The taste is kind of refreshing, with a strong sweetness, umami and a peppery finish. There are flavours of pine, sweetcorn, asparagus and nuts. Overall, I found the taste to be quite exciting. The aftertaste is also nice. It is has a vegetal bitterness and is a little biting. It reminds me a bit of tea tree oil. When brewed well (which, admittedly, took me a while to figure out), the mouthfeel is awesome – thick, brothy and soft.

As for brewing the tea, I found high leaf/water ratios to work the best, which is common for higher grade green teas. In order to avoid overly strong bitterness and astringency, one can reduce the temprerature as well as adopt a careful brewing, especially when pouring the water into the teapot.

Flavors: Asparagus, Biting, Bitter, Broth, Grass, Herbs, Mint, Nutty, Pepper, Pine, Sage, Spicy, Umami, Vegetable Broth, Vegetables, Vegetal

Preparation
175 °F / 79 °C 0 min, 45 sec 5 g 2 OZ / 70 ML
TJ Elite

I had a really high quality version of this tea in 2017. It was indeed quite tricky to brew. Ultimately I believe the best way I found was to simply keep flash-brewing until I felt like I needed to start extending the time. This is how I brew high quality Jin Jun Mei as well. Lower grade teas will likely behave very differently. This particular green tea tends to produce one of the densest cups of any green tea I’ve had with a really cloudy liquor from all the hairs and a really dense palate of flavors.

TJ Elite

Also, while normally a clay person, a silver teapot does wonders to green tea. It’s like cheating, really.

Togo

Oh really? I have never considered silver for green teas, not that I have a choice tbh :D
I am considering buying a silver gaiwan though, not just for green teas.

As for this particular tea, I will continue experimenting with it and see what I get.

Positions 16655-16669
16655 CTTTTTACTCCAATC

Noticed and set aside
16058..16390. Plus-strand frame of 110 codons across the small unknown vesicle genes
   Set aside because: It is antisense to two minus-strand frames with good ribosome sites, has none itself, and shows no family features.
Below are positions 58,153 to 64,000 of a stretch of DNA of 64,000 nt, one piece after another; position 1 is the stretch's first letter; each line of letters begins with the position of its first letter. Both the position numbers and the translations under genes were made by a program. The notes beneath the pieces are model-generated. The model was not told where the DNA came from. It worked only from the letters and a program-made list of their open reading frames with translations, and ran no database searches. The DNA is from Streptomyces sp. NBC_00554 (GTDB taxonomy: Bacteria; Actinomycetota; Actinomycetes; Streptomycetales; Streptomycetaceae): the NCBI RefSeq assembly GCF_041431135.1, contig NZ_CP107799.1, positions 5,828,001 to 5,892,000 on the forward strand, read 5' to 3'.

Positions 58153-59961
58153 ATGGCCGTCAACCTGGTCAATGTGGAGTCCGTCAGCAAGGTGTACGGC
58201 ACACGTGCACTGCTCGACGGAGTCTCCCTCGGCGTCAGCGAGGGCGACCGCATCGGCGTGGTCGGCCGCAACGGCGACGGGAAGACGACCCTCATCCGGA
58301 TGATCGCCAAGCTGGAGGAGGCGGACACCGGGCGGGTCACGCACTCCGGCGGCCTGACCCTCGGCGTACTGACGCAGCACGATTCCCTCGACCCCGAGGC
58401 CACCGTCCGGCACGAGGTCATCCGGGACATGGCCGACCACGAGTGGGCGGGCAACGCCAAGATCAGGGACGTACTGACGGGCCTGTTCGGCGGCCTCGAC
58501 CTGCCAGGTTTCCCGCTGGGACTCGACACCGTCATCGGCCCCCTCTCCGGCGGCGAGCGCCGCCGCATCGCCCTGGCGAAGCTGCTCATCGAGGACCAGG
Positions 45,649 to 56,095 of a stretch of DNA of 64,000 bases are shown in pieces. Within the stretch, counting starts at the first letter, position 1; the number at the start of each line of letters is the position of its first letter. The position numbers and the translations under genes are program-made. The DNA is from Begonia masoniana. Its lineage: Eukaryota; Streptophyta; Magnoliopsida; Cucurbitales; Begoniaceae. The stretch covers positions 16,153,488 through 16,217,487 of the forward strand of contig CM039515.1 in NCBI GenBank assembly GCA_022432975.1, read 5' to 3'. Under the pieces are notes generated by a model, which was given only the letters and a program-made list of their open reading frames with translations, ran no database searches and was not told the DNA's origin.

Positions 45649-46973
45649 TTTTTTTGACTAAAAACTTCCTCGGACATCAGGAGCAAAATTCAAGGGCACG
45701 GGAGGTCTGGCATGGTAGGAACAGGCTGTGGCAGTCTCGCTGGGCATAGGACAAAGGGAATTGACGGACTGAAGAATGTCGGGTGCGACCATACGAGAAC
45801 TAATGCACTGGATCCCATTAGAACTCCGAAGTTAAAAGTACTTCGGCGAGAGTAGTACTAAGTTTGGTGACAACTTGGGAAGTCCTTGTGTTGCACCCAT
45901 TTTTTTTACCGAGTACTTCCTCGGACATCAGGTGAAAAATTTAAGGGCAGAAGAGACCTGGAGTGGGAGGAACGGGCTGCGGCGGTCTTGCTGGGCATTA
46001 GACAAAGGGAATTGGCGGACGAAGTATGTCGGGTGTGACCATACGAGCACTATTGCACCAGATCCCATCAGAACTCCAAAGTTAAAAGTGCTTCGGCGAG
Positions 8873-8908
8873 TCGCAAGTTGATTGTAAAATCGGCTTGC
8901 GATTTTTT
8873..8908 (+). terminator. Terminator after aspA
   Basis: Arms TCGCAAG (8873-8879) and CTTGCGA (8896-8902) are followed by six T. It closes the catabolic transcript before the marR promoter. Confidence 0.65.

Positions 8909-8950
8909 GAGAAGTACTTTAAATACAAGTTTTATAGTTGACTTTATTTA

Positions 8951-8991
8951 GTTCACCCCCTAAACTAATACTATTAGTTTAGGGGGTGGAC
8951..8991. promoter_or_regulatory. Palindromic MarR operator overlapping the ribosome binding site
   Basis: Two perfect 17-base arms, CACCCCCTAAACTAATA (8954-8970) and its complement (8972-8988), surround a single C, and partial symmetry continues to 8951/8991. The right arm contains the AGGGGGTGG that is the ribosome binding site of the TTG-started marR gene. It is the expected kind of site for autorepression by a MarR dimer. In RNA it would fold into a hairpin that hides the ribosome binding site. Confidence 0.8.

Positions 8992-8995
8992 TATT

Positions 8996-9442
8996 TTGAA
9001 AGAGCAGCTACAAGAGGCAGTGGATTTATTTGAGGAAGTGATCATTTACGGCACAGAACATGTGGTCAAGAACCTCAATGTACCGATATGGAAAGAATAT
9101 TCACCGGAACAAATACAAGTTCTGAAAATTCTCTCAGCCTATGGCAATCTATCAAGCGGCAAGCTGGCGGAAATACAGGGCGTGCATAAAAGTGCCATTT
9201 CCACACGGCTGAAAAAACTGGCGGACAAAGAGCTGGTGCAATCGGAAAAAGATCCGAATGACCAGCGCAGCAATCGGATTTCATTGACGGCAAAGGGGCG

TJ Elite

Silver gaiwans are my favorite form of silver teaware. That and silver cha hais. The cups get too hot for me to hold or comfortably drink from and teapots don’t really justify the price compared to a gaiwan IMO. Haven’t experimented too much which teas silver suits best, but I’ve always been very happy with the results with Chinese green teas. So much so that I always make sure to use silver so that I’m not wasting the potential of good tea. This is just my personal finding though. I only drink a couple of green teas a year when I can get them fresh and the season feels appropriate (summer), so my experience with them is limited to say the least.

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96
167 tasting notes

[Spring 2017 version]

What an incredible tea. Tons of flavor, lots of complexity, long-lasting durability, very affordable… It checks every box. It also works extremely well both gong-fu and grandpa style. I don’t know what to fault this tea on, so I’ll give it my highest rating yet.

The complex flavor profile includes grass, vegetal umami, fruit, saltiness, and sweet spice. Flavors pop on your palate, but are balanced and always very pleasant. Also, flavors rise and fall throughout the session as if it were a puerh. New flavors are highlighted with different infusions. This even occurred while drinking grandpa style. Long-lasting complex aftertaste as well.

Maybe I’m gushing a little over this tea while it has me in its caffeine-induced sway, but this is an absolute masterpiece and a joy to drink. I can’t imagine a green tea being much better than this.

If you are fan of sencha, I would highly recommend you try this tea. There are definite parallels – grassiness, umami, some saltiness, fruit, etc. – but I think this tea offers more complexity and durability.

*

Dry Leaf – very sweet (like strawberries and cream flavoring!), pine, light beer malt, sugared berries. In preheated vessel: roasted corn, tomato vine, sun-dried tomato

Smell – mint, vegetal (corn, edamame, tomato vine), cooked blackberries

Taste – summer grass, vegetal (roasted corn, cooked spinach, edamame), some slight saltiness like edamame and salted cantaloupe, hints of sweet cinnamon and chocolate. Aftertaste of light mint, cantaloupe and hint of blackberry. The strawberry-cream note from the dry leaf is hinted at in the aftertaste as well.